Leslie Orgel

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Leslie Eleazer Orgel
Born (1927-01-12)12 January 1927
London, England
Died 27 October 2007(2007-10-27) (aged 80)
San Diego, California
Nationality Flag of the United Kingdom.svg British
Fields Chemistry
Institutions University of Oxford
University of Cambridge
Alma mater University of Oxford
California Institute of Technology
University of Chicago
Known for Orgel diagram
Origin of life
Error catastrophe theory of aging
Notable awards Fellow of the Royal Society[1]

Leslie Eleazer Orgel FRS[1] (12 January 1927 – 27 October 2007) was a British chemist. He is known for his theories on the origin of life, as well as his error catastrophe theory of aging, formulated in 1963 and ever since experimentally refuted.[2]


Born in London, England, Orgel received his Bachelor of Arts degree in chemistry with first class honours from the University of Oxford in 1949. In 1950 he was elected a Fellow of Magdalen College, Oxford and in 1951 was awarded his Ph.D in chemistry at Oxford.

Orgel started his career as a theoretical inorganic chemist and continued his studies in this field at Oxford, the California Institute of Technology and the University of Chicago.

Together with Sydney Brenner, Jack Dunitz, Dorothy Hodgkin, and Beryl M. Oughton he was one of the first people in April 1953 to see the model of the structure of DNA, constructed by Francis Crick and James Watson, at the time he and the other scientists were working at Oxford University's Chemistry Department. According to the late Dr. Beryl Oughton, later Rimmer, they all travelled together in two cars once Dorothy Hodgkin announced to them that they were off to Cambridge to see the model of the structure of DNA. All were impressed by the new DNA model, especially Brenner who subsequently worked with Crick; Orgel himself also worked with Crick at the Salk Institute for Biological Studies.[3]

In 1955 he joined the chemistry department at Cambridge University. There he did work in transition metal chemistry, published articles and wrote a textbook entitled Transition Metal Chemistry: Ligand Field Theory (1960).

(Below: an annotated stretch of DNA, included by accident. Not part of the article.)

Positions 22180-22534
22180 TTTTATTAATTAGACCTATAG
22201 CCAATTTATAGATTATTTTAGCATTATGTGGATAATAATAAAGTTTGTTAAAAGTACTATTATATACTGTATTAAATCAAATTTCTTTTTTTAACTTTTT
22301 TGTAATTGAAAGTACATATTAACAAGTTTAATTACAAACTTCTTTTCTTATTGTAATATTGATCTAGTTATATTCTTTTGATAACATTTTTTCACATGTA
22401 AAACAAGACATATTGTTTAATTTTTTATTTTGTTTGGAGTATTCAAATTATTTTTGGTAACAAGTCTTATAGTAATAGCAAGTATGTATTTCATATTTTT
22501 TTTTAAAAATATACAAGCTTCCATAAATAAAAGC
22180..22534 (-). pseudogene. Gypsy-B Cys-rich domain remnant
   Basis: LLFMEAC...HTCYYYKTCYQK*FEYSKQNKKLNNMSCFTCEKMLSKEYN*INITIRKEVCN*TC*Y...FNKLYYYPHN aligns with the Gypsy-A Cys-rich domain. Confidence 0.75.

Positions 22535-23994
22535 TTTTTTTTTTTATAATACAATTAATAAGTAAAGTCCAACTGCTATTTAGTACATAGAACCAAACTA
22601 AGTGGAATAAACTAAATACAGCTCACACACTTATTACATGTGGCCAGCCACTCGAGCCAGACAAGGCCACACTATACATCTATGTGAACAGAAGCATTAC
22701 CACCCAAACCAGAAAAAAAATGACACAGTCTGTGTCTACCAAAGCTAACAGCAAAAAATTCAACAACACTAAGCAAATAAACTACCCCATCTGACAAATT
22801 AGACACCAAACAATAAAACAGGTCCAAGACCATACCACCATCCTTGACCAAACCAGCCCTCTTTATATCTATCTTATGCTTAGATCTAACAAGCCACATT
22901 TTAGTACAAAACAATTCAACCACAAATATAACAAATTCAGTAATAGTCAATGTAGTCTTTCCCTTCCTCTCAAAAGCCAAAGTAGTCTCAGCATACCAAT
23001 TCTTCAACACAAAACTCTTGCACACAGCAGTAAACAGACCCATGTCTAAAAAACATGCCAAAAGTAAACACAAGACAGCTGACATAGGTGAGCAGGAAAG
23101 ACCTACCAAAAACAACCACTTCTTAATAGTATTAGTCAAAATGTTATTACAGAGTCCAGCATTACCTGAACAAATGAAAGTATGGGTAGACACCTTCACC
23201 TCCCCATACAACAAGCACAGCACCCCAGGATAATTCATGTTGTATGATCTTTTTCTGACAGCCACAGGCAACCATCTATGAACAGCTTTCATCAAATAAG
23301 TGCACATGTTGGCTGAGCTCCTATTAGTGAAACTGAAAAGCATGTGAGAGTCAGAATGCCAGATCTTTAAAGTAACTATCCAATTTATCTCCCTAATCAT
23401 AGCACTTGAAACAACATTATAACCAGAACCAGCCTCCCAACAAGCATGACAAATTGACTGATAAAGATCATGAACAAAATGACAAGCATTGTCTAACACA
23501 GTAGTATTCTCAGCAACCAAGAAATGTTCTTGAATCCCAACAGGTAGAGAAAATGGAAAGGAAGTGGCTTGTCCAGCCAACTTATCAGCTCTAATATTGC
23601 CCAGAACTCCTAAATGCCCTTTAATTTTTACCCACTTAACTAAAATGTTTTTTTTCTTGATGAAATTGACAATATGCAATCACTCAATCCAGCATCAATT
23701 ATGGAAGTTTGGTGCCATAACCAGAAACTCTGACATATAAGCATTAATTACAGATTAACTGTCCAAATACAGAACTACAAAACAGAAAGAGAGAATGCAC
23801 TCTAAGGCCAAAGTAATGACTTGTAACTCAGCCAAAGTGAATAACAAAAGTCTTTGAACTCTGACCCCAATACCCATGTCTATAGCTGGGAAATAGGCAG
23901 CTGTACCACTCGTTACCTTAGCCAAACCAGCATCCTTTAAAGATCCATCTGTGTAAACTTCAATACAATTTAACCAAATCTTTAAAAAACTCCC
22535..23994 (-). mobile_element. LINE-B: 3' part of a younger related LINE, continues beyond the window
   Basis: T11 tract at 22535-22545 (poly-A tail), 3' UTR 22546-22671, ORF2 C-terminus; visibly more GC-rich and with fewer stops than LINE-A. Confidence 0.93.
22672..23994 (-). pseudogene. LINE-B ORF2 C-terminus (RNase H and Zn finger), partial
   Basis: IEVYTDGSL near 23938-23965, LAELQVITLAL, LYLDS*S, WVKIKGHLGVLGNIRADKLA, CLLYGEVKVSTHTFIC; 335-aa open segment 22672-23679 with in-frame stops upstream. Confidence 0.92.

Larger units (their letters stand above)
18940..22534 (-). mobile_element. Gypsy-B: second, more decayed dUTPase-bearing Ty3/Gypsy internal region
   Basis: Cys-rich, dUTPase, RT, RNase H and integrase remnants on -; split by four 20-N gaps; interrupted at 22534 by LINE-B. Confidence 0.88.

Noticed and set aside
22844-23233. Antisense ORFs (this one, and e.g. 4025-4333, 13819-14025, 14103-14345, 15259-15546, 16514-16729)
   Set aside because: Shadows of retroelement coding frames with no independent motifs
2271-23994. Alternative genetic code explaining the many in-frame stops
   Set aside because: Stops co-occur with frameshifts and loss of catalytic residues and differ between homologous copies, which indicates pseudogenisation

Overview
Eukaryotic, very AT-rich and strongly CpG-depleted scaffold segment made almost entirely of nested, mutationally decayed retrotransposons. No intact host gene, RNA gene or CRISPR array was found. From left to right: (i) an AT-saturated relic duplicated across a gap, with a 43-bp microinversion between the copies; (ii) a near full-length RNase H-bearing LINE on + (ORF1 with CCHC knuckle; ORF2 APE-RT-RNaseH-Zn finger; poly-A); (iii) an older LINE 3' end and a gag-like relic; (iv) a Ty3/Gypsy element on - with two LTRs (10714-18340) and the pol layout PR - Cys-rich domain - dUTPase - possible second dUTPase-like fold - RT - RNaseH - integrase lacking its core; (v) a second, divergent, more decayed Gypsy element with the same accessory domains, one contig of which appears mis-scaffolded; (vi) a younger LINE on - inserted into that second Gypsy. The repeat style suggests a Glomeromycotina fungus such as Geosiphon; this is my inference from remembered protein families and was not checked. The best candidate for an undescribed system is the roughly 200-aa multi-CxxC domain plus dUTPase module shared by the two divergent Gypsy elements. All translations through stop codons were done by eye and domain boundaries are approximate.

In 1964, Orgel was appointed Senior Fellow and Research Professor at the Salk Institute for Biological Studies in La Jolla, California, where he directed the Chemical Evolution Laboratory. He was also an adjunct professor in the Department of Chemistry and Biochemistry at the University of California, San Diego, and he was one of five principal investigators in the NASA-sponsored NSCORT program in exobiology. Orgel also participated in NASA's Viking Mars Lander Program as a member of the Molecular Analysis Team that designed the gas chromatography mass spectrometer instrument that robots took to the planet Mars.

Orgel’s lab came across an economical way to make cytarabine, a compound that is one of today’s most commonly used anti-cancer agents.

During the 1970s, Orgel suggested reconsidering the Panspermia hypothesis, according to which the earliest forms of life on earth did not originate here, but arrived from outer space with meteorites.

Together with Stanley Miller, Orgel also suggested that peptide nucleic acids - rather than ribonucleic acids - constituted the first pre-biotic systems capable of self-replication on early Earth.

His name is popularly known because of Orgel's rules, credited to him, particularly Orgel's Second Rule: "Evolution is cleverer than you are".

In his book The Origins of Life, Orgel coined the concept of specified complexity, to describe the criterion by which living organisms are distinguished from non-living matter. He published over three hundred articles in his research areas.

Orgel died of cancer on 27 October 2007 at the San Diego Hospice & Palliative Care in San Diego, California.



  • Leslie E. Orgel, An Introduction to Transition-Metal Chemistry. The Ligand Field Theory, 1961
  • Leslie E. Orgel, The Origins of Life: Molecules and Natural Selection, 1973
  • Leslie E. Orgel and Stanley L. Miller, The Origins of Life on the Earth, 1974


  1. ^ a b Dunitz, J. D.; Joyce, G. F. (2013). "Leslie Eleazer Orgel. 12 January 1927 -- 27 October 2007". Biographical Memoirs of Fellows of the Royal Society. doi:10.1098/rsbm.2013.0002. 
  2. ^ Michael R. Rose (1991). Evolutionary Biology of Aging. New York, NY: Oxford University Press. pp. 147–152. 
  3. ^ Olby, Robert, Francis Crick: Hunter of Life's Secrets, Cold Spring Harbor Laboratory Press, 2009, Chapter 10, p. 181 ISBN 978-0-87969-798-3

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